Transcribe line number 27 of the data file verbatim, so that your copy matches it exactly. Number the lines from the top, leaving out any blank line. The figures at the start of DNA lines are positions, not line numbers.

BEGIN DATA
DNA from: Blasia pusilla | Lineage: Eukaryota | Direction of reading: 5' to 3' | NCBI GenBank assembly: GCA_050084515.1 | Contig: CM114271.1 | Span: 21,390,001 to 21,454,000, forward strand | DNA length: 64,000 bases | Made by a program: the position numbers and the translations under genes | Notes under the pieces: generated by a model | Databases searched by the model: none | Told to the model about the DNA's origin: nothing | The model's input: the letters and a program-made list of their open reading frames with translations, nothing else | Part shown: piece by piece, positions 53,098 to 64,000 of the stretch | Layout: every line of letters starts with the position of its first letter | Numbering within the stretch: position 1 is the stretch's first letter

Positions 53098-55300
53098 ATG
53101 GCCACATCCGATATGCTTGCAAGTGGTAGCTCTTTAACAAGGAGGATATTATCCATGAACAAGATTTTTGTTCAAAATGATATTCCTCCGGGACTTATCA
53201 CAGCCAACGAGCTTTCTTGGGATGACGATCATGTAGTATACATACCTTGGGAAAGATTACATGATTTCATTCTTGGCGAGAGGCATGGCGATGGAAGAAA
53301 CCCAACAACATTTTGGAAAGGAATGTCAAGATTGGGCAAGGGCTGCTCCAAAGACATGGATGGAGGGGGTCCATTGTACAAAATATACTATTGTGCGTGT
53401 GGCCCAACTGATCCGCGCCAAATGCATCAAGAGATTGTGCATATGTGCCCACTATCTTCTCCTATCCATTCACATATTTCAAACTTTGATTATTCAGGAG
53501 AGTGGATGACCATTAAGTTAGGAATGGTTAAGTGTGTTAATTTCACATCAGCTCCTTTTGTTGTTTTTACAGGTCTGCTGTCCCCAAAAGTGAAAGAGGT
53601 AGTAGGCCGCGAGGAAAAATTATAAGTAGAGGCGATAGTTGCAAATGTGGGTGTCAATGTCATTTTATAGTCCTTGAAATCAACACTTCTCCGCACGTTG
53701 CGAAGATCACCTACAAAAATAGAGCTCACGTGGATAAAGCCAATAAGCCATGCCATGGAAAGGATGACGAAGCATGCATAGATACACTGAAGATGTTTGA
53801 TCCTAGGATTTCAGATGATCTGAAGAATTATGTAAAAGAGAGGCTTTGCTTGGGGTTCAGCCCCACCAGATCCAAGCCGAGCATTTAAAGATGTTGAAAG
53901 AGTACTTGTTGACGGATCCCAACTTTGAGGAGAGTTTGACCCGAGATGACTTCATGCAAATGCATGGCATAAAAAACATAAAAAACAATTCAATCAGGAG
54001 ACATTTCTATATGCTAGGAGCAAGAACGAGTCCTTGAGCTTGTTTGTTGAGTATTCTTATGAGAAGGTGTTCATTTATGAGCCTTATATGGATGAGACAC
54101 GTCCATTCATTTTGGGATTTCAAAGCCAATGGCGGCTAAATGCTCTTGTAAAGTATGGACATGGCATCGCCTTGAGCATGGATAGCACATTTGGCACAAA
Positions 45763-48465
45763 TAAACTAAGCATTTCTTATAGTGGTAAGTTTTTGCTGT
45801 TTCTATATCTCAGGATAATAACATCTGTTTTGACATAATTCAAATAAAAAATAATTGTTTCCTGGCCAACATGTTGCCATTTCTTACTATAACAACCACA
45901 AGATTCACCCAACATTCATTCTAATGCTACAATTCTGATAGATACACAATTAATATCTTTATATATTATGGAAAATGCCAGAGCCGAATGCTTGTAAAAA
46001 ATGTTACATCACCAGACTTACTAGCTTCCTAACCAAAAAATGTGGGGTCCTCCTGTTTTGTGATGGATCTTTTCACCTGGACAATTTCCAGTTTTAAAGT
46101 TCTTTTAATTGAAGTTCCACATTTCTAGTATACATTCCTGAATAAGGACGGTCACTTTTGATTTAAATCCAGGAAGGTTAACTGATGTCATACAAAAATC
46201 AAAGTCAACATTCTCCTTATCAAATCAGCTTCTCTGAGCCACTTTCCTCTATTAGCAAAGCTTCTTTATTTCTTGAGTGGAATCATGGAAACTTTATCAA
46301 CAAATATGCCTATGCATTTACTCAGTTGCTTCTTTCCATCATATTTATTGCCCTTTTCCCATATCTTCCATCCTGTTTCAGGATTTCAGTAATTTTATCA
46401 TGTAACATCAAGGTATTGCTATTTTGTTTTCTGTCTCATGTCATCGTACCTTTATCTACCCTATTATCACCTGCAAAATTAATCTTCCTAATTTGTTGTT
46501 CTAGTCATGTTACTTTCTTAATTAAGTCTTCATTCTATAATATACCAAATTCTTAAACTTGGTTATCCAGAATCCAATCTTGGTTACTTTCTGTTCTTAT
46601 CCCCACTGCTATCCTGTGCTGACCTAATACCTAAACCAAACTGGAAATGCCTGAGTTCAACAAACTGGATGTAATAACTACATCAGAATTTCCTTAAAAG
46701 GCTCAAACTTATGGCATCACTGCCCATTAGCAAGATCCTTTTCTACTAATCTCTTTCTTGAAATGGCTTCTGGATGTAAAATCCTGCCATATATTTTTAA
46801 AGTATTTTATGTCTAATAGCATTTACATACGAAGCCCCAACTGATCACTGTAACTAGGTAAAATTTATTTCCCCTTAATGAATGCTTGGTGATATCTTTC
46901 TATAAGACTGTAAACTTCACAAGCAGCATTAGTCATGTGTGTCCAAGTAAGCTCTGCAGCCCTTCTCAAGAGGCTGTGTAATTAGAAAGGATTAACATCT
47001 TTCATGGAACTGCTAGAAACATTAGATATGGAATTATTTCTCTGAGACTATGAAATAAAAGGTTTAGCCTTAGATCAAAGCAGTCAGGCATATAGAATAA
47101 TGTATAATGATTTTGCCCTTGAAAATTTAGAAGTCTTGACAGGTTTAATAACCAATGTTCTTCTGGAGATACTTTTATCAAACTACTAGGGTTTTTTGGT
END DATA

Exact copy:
46801 AGTATTTTATGTCTAATAGCATTTACATACGAAGCCCCAACTGATCACTGTAACTAGGTAAAATTTATTTCCCCTTAATGAATGCTTGGTGATATCTTTC